I think the high majority of Christ followers almost feel the same way. We can learn about things on Sunday at church, then life just goes on until next Sunday. Are you finding success in reaching people? I pray that you, and for that matter, all of us can learn from your question.

    • mm Kari says:

      Chris, it is fascinating to hear your experience with questioning the Bible and your mom’s response. My host culture is Islamic and their responses would be identical. The religion has a core in not questioning the teachings or the teachers. I believe the enemy has used complacency to prevent people in all walks of life and faith beliefs from finding Truth.

      Success is hard to measure as it involves an internal change in perspective. I do believe that when we are faithful at planting seeds of faith (or questions that cause doubt against a false belief), God can and will use that to bring about fruit.

  11. Julie O'Hara says:

    Hi Kari,
    Thanks for highlighting the abundance mindset and how that applies to leadership development. I think I lost track of that thinking of the preciousness of ‘gold’ and may have leaned a bit towards scarcity. I am trying to imagine myself in the spaces I inhabit looking around as though there are leaders all around it me – it feels exciting. Even more exciting is the idea that Holy Spirit invites into partnership to bring it all to light. I hope you will keep us posted when you ask risky questions!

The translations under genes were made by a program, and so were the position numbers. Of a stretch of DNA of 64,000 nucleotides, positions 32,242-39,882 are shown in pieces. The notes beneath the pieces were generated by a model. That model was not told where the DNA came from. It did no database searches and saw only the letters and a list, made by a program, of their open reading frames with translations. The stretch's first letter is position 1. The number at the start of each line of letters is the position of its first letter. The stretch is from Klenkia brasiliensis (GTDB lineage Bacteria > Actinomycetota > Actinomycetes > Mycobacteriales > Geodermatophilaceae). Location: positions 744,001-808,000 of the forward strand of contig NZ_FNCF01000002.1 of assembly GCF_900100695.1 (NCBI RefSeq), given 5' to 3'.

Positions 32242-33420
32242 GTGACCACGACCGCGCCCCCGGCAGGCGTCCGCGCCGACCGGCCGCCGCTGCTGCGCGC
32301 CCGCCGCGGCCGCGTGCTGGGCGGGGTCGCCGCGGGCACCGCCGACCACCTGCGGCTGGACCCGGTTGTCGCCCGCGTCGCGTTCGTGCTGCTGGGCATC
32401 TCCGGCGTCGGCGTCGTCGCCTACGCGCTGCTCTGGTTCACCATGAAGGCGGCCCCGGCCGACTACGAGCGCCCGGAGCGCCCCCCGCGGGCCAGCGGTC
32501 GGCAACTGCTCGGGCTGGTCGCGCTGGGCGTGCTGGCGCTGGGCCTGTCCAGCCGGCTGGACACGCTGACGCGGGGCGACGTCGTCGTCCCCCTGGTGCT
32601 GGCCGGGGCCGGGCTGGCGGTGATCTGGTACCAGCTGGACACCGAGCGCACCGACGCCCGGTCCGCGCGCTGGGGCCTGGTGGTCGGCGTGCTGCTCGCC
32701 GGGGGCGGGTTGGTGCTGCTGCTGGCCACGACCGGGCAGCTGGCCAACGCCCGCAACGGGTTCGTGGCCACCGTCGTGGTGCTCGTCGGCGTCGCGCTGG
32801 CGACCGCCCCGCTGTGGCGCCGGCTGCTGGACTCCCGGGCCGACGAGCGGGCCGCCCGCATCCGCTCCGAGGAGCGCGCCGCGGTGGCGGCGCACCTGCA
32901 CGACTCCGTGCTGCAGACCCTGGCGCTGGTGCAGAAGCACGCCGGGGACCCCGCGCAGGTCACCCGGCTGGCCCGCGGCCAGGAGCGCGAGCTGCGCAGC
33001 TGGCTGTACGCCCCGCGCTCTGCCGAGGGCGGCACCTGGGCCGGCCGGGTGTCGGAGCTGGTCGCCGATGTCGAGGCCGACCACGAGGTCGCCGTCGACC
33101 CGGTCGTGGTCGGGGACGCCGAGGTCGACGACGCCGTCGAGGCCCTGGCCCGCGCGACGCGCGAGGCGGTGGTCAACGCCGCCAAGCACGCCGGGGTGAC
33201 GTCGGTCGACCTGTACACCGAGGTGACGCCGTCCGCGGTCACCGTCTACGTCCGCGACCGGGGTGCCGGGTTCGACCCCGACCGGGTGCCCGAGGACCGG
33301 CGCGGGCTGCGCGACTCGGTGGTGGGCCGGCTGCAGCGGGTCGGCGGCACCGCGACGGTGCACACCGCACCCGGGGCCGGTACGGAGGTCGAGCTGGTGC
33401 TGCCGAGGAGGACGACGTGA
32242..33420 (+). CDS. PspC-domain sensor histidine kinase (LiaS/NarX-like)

12. Elysse Burns says:

    Kari, I can completely understand the riskiness in buying overpriced strawberries in the Sahara.

    I enjoyed your thoughts on the abundance mentality. Whether or not we are in the Western world or an unknown African country, the scarcity and victim mentality can easily prevail in our thinking. Recently, I have felt the Lord reminding me to stop asking for more of this or more of that, but to keep my eyes open to the things He has already fully given. “All things are yours, whether Paul or Apollos or Cephas or the world or life or death or the present or the future—all are yours, and you are of Christ, and Christ is of God (1 Cor. 3:21b-22 [NIV]).”

    Like the many comments that preceded mine, I too would like to encourage you to pursue professional coaching certification. Your abundance mentality and partnership with the Holy Spirit make you a perfect candidate for this next step.